Major League Baseball is looking for a ballpark … in Europe

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Baseball wants to make inroads in Europe, but unlike the NBA — which can use any old arena — and the NFL — which can use soccer stadiums — baseball has a field problem. As in, there aren’t a lot of baseball diamonds over there big enough for showcase events.

Enter the London Olympics:

The biggest obstacle for MLB in Europe has been to find a facility with the right dimensions and seating capacity, and London’s Olympic Stadium is under consideration …

The London stadium will seat 80,000 spectators for the Olympics. After the games, it will be downsized to a 60,000-capacity multipurpose venue that includes track and field.

An official from MLB International is quoted as saying that, while not perfect, it could work for baseball.  Maybe not Stade Olympique or Turner Field perfect, but it could be done.

Eh. They should build something from scratch. Maybe something akin to the top-end minor league parks being built here now — think Huntington Park here in Columbus — which are fantastic facilities.  The setting for baseball matters way more than it does for other sports. If you want to sell the game to Europeans — and why else would they be doing this — sell it to them in a great place to see a ballgame.  Not an ok-but-flawed conversion project.

RHP Fairbanks, Rays agree to 3-year, $12 million contract

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Dave Nelson/USA TODAY Sports
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ST. PETERSBURG, Fla. — Reliever Pete Fairbanks and the Tampa Bay Rays avoided arbitration when they agreed Friday to a three-year, $12 million contract that could be worth up to $24.6 million over four seasons.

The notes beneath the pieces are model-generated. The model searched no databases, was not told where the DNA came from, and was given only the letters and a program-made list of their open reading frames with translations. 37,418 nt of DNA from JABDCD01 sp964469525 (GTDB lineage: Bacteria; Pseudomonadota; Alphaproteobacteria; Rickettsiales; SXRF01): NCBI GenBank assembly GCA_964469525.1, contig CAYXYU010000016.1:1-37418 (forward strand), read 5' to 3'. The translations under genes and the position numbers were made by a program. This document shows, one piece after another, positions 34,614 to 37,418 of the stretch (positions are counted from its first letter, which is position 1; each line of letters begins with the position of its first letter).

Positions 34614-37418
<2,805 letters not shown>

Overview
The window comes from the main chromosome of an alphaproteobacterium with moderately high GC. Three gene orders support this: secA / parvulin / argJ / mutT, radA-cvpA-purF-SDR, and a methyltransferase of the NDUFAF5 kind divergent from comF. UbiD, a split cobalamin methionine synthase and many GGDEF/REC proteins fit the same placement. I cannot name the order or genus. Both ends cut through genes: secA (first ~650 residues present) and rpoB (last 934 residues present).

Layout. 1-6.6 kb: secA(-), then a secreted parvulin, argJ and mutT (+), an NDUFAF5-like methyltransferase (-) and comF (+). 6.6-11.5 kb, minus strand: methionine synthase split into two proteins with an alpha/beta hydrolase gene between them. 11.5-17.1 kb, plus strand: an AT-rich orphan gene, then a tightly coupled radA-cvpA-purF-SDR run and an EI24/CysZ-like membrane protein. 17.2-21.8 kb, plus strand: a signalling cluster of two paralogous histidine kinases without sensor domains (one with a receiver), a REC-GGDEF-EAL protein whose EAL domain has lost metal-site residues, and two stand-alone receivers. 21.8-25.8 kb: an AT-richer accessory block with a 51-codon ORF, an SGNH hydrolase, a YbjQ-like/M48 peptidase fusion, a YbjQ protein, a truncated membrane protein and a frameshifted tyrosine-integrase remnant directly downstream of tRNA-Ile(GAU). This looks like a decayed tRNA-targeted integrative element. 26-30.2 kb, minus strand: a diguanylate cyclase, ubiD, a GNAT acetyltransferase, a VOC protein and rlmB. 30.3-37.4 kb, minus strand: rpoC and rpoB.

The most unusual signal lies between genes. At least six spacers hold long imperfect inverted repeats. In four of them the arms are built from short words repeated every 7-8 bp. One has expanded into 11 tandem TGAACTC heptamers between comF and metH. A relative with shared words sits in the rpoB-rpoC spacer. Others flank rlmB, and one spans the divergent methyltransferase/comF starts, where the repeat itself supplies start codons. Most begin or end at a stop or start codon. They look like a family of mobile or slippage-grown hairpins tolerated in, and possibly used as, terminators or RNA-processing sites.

The deal includes salaries of $3,666,666 this year and $3,666,667 in each of the next two seasons. The Rays have a $7 million option for 2026 with a $1 million buyout.

His 2024 and 2025 salaries could increase by $300,000 each based on games finished in the previous season: $150,000 each for 35 and 40.

Tampa Bay’s option price could increase by up to $6 million, including $4 million for appearances: $1 million each for 60 and 70 in 2025; $500,000 for 125 from 2023-25 and $1 million each for 135, 150 and 165 from 2023-25. The option price could increase by $2 million for games finished in 2025: $500,000 each for 25, 30, 35 and 40.

Fairbanks also has a $500,000 award bonus for winning the Hoffman/Rivera reliever of the year award and $200,000 for finishing second or third.

The 29-year-old right-hander is 11-10 with a 2.98 ERA and 15 saves in 111 appearances, with all but two of the outings coming out of the bullpen since being acquired by the Rays from the Texas Rangers in July 2019.

Fairbanks was 0-0 with a 1.13 ERA in 24 appearances last year after beginning the season on the 60-day injured list with a right lat strain.

Fairbanks made his 2022 debut on July 17 and tied for the team lead with eight saves despite being sidelined more than three months. In addition, he is 0-0 with a 3.60 ERA in 12 career postseason appearances, all with Tampa Bay.

He had asked for a raise from $714,400 to $1.9 million when proposed arbitration salaries were exchanged Jan. 13, and the Rays had offered for $1.5 million.

Fairbanks’ agreement was announced two days after left-hander Jeffrey Springs agreed to a $31 million, four-year contract with Tampa Bay that could be worth $65.75 million over five seasons.

Tampa Bay remains scheduled for hearings with right-handers Jason Adam and Ryan Thompson, left-hander Colin Poche, third baseman Yandy Diaz and outfielder Harold Ramirez.